The hardest part is over.  You have a new subscriber to Email. Now what?

A new list subscriber should feel their membership is important to you and worthwhile for them.  It’s essential to keep this person engaged with your emails: Targeted emails sent on a regular basis does just that.  Besides all the future emails your new member will enjoy, there are at least 5 email types that your list member may receive from you, one time or another, essential emails that keep list members engaged. They are the:

1. The Welcome Letter: Once a new member is added to your mailing list it is important to greet them and to show gratitude for taking the effort to follow your content. The content sent,  should be personalized for the new subscriber, i.e. address them by their name. The welcome letter sets their expectations; what information can they expect from their subscription, how often will you be mailing, and so forth.  AND always include an unsubscribe link or create a “no response to this email will remove you from this list” option, in case they were added by mistake. Make sure you ask your new subscribers to whitelist your email address with their ISP so future mailings won’t end up as marked as SPAM.  Keep a warm and sincere tone, as with any interaction with people you may never get another chance to make a good first impression and loyal list member.

2. Birthday Emails: These emails are self-explanatory. With Dundee Email, you can enter your list members birth date into the system for future automatic mailings.  The Birthday Greeting you create will arrive in their inbox at the right date on the time you designate.  This is a perfect way to make them feel special, and don’t forget to add a sale coupon just for them.

3. Re-engagement Letter: Have you noticed that your open rates are suffering? Your subscriber rate might be up, but are they interacting with your content and generating sales? Maybe it’s time to ramp up user enthusiasm. An emailed discount for products/ services may not be enough.When designing a reengagement email, think outside the box.  Make eye-catching subject lines and unusual proposals to bring your users back into the fold.  Consider including a brief survey, to find out what they are thinking.  Ask when they want to hear from you, what really interests them.  Note their likes and dislikes and use this information to tailor future email campaigns – deliver the content they want at the time they want it.

4. Reminders: We all get busy and use reminders to make sure all our tasks get completed. Personally, I find myself making lists and using a ridiculous amount of post-its to stay on track of things I need or should do, your customers are no different. Everyone has a list of some sort to remind them to pick up their dry cleaning or buy milk at the grocery store.  However when shopping, most likely they wouldn’t leave their shopping cart sitting in the middle of the store and walk out, but when they shop online, it’s easy to leave that cart.  This brings me to the 4th letter,  the  Shopping cart abandonment email reminder.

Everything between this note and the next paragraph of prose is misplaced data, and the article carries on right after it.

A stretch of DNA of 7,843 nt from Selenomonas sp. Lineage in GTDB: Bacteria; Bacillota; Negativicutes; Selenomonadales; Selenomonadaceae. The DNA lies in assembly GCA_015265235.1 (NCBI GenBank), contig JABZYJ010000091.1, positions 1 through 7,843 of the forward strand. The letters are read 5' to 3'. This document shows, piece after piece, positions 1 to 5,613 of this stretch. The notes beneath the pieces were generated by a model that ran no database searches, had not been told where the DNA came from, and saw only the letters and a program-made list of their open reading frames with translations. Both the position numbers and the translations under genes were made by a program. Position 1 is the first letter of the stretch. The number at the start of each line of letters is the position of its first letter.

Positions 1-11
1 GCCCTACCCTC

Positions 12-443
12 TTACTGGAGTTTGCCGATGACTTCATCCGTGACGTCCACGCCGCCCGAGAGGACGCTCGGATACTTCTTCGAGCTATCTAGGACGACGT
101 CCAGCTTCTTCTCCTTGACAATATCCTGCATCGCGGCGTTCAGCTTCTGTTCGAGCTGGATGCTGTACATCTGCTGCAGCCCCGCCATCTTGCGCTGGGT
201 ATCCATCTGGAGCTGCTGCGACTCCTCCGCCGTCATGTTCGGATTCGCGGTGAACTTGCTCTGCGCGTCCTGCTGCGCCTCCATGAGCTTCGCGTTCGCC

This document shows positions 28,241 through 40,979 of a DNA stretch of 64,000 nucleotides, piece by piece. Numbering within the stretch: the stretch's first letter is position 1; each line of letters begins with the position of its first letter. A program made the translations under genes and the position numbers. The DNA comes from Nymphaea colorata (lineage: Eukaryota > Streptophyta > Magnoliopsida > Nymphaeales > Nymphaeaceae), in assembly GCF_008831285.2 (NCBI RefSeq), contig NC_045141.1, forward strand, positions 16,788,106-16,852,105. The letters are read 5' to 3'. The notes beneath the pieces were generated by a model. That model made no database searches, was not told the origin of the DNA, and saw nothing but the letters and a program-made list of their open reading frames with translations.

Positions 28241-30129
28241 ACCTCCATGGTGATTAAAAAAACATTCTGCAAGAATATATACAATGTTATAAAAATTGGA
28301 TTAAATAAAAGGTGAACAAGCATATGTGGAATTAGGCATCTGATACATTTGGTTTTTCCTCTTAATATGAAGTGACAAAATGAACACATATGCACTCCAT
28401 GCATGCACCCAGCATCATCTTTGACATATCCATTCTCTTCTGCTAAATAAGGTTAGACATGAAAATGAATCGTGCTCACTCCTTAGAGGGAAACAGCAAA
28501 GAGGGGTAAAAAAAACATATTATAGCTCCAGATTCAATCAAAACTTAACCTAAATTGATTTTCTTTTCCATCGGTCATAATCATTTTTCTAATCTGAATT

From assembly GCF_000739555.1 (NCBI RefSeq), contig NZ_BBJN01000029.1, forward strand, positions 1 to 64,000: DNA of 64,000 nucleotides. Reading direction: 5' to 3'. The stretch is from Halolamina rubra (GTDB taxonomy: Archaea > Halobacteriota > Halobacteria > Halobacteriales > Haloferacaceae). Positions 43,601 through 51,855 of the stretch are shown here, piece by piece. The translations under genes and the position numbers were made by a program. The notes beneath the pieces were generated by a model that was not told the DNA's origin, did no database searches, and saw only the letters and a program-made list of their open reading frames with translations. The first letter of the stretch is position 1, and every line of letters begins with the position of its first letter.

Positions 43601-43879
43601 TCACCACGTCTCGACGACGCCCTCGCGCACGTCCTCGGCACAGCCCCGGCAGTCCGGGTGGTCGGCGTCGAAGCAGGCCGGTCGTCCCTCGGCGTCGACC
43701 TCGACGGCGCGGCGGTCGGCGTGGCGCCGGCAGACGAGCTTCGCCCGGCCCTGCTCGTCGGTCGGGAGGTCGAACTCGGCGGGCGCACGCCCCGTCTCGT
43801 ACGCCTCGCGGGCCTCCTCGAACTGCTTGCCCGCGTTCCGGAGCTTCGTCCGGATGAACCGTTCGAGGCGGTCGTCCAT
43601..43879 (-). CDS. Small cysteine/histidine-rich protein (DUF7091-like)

Email list members are just like us;  fill up a virtual shopping cart and pretend to check out, just to view the shipping costs, or select that blue scarf, then check-out at different VS (virtual store).   It could be that your email customer simply does not want to give out all that personal information, or they are worried about site security.   In all shopping cart abandonment situations,  an email to remind them what they left in their cart, maybe just the nudge they need for you to close that sale.A reminder email for shopping carts has three general components, an eye-catching subject line, the abandoned items and a call to action. The subject line should entice the recipient to open your email one that evokes an emotional response.  Once the email is opened, showcase the items they left behind and highlight any special features they may have missed, like a 30-day return policy.  Design the email for a one-click purchase: automatically take them to their account to pick up where they left off.

5. Goodbye letter: Sometimes no matter what you do your member still unsubscribe. Goodbyes are the hardest in real life and goodbyes to a list member, well not as hard to write.  Email goodbyes aren’t widely used, as most people don’t want to pester their newly unsubscribed members. However, it is important to send a final email to your previous subscriber thanking them for their loyalty, and,  trying to once again make them an offer to stay. Some of the most successful goodbyes are simple,  to the point with little or no images.  The goal of your letter is to get them to stay, then allow them to alter their email preferences – too much mail turns readers off too.  Remember use tools, a survey, profile page.or both.

For mailing lists, the goals are always the same. We want an active, engaged subscriber, it’s not just enough to have many subscribers we want them to open their emails, forward them to friends and become customers of our products or services. The key to reaching your goal is to keep the lines of communication open with our members by interacting with them at all stages whether they are new, haven’t opened an email in a month, or are unsubscribing.

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